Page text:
Formula 1 (“F1”) can trace its roots back to European motor racing in the 1920s/30s. Millions of fans now watch the 22 annual Grand Prix races, where cars reach average speeds of c.185 mph. The sport is managed by the ‘Formula 1 Group’ (also referred to as “F1” in this post). Even before coronavirus, F1 has been facing a crisis: since 2008, viewership has declined significantly – despite a recent uptick (see Figure #1). Younger generations view F1 as boring and predictable – and those <25 years old represent only 14% of viewers.
Figure #1–Unique F1 TV Viewership
Coronavirus has further compounded the issues facing F1. They have yet to hold a Grand Prix in 2020 and have cancelled (e.g., Monaco Grand Prix) or postponed (e.g., Chinese Grand Prix) the first 10 races of the season. F1 announced they hope to hold c.15 races later in 2020 (vs. a total scheduled of 22) – but this could be reduced if the situation persists. This is worrisome for F1, given the majority of their revenue comes from track, broadcast and advertising fees. As a result, F1 have furloughed >50% of staff.
A Silver Lining?
Since mid-March, F1 has attempted to fill its content void by hosting ‘Virtual Grand Prix’ in lieu of those postponed/cancelled (see Figure #2 for Chinese Grand Prix highlights). The first, the ‘Virtual Bahrain Grand Prix’, was pulled together in five days and held on March 22nd. It attracted 3.2M online viewers across platforms. It was also aired by traditional TV broadcasters, including the UK’s Sky Sports – attracting c.2M TV viewers. The rights were given for free to appease current broadcast partners. Current F1 drivers such as Charles LeClerc took part, alongside several celebrities.
Figure #2–Chinese Grand Prix Highlights
The Bahrain race experienced some technical issues – with several drivers having a delayed start due to connection latency. Fans also criticized the applied assisted settings (e.g., traction control), which sought to level the playing-field between experienced gamers and professional drivers not used to a virtual setting. Since this race, F1 has largely ironed out these issues. Throughout April they have kept up a rhythm: replacing Grand Prix races with a virtual Grand Prix – and for weekends without a race, hosting virtual exhibition races for fans to race against F1 drivers.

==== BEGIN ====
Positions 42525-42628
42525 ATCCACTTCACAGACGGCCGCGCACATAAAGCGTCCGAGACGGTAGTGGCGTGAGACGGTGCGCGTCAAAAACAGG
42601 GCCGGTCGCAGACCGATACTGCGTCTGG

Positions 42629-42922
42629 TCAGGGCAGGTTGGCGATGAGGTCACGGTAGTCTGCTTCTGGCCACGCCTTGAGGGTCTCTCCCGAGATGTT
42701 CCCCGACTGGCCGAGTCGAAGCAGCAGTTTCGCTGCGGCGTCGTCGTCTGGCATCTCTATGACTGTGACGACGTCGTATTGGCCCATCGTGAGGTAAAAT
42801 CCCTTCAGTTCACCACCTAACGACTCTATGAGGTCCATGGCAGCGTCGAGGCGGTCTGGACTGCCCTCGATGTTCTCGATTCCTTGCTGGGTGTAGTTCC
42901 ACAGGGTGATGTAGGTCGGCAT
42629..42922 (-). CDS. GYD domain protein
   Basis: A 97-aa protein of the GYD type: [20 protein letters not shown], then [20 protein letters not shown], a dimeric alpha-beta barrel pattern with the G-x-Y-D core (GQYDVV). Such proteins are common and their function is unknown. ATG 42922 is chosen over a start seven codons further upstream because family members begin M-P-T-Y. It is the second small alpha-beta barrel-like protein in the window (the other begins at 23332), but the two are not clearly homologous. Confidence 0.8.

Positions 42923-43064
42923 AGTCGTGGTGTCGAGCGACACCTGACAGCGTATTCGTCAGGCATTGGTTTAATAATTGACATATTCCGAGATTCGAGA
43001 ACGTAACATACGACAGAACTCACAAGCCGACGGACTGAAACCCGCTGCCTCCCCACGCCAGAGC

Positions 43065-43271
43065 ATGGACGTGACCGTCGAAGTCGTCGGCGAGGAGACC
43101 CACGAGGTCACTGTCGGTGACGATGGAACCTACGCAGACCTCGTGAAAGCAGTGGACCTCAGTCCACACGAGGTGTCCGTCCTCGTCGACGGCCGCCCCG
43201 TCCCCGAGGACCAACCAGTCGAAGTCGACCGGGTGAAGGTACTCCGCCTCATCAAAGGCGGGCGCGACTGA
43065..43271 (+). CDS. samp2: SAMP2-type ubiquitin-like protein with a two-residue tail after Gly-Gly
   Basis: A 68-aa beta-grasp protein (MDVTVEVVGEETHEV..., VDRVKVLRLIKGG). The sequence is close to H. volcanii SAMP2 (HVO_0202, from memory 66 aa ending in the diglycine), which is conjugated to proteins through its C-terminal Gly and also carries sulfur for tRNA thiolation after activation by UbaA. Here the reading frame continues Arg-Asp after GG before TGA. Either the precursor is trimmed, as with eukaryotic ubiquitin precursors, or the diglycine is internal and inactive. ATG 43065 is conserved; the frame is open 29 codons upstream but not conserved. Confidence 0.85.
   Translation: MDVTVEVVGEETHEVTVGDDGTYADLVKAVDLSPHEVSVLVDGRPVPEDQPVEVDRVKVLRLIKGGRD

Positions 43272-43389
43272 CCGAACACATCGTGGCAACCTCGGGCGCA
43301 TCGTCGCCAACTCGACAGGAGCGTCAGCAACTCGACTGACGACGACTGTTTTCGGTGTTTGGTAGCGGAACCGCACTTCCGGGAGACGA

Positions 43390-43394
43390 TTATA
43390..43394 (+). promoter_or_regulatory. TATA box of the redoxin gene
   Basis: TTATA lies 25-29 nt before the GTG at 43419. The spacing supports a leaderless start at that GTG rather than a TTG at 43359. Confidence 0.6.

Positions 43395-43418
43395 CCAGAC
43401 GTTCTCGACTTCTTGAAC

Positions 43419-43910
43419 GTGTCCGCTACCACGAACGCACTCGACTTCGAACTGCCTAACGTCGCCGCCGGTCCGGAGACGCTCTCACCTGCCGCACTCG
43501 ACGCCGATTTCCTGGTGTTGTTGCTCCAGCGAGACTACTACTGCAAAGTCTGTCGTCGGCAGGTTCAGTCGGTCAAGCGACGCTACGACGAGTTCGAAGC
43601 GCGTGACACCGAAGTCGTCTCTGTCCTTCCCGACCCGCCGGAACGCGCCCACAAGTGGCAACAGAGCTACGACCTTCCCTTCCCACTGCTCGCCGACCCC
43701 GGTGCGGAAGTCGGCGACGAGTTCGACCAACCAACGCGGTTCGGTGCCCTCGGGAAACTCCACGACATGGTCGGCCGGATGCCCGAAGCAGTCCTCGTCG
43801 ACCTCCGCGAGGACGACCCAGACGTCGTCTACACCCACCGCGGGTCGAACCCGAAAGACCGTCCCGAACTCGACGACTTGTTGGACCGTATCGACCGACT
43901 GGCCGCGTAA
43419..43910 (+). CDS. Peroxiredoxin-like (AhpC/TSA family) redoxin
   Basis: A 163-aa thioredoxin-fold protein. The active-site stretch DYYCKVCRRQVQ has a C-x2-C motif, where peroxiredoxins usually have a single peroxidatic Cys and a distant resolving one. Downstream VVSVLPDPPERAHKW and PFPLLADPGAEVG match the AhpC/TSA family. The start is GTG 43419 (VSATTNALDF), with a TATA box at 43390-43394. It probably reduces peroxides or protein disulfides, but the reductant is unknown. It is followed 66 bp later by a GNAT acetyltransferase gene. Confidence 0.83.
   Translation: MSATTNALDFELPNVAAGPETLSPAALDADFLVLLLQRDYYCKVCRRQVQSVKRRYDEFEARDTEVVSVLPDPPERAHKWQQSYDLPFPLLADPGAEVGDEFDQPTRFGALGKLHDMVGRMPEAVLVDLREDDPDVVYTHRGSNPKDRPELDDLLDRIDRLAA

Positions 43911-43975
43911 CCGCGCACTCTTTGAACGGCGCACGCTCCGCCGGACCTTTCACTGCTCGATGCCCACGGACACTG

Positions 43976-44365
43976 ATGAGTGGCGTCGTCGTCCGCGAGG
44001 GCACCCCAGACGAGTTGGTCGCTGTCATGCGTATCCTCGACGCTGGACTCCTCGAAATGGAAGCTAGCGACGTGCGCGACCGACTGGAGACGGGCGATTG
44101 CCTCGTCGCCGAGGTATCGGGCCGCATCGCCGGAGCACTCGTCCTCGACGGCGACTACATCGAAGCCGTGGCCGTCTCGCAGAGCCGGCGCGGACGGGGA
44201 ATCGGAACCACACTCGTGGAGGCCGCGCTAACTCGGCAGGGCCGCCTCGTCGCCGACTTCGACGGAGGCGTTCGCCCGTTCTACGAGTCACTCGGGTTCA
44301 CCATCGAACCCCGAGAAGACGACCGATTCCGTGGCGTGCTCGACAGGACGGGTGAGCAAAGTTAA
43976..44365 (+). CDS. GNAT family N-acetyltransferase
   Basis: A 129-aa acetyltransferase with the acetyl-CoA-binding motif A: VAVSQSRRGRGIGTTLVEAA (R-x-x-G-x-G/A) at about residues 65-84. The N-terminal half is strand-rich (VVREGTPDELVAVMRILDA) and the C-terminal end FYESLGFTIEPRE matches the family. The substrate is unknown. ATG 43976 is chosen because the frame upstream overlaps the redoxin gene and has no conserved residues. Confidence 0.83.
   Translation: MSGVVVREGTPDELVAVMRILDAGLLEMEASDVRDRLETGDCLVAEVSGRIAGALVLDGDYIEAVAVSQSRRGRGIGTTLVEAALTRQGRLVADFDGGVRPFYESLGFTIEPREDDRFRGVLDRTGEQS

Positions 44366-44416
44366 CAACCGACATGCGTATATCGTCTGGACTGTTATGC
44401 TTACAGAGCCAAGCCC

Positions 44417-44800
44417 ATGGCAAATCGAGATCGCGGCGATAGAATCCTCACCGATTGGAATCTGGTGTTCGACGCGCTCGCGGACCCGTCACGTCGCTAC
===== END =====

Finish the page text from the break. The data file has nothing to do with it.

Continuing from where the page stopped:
Leveraging Existing Capabilities
F1 actually launched its esports program in late 2017, which coincided with the appointment of current CEO Chase Carey in early 2017. To execute, F1 has partnered with Gfinity – who manages tournament operations and production. Alongside this, F1 built out a new internal esports team to manage commercial development.
Since 2017, F1 has run three ‘Esports Pro Series’ – with the latest boasting a $500K prize pool. The 2019 series drew an audience of 5.8M, a 76% improvement vs. the previous year. These viewers had a promising age profile, with 79% <34 years old. In that way, esports is serving as a stepping stone to attract younger audiences to F1.
F1 launched an over-the-top (‘OTT’) streaming platform in 2018: F1TV. This platform gives subscribers access to live races, alongside race recordings and documentaries. To build F1TV, F1 partnered with Tata Communications, who provided ongoing technical support. Over the past few weeks, F1 streamed the virtual Grand Prix races through F1TV, alongside other platforms like Twitch and YouTube.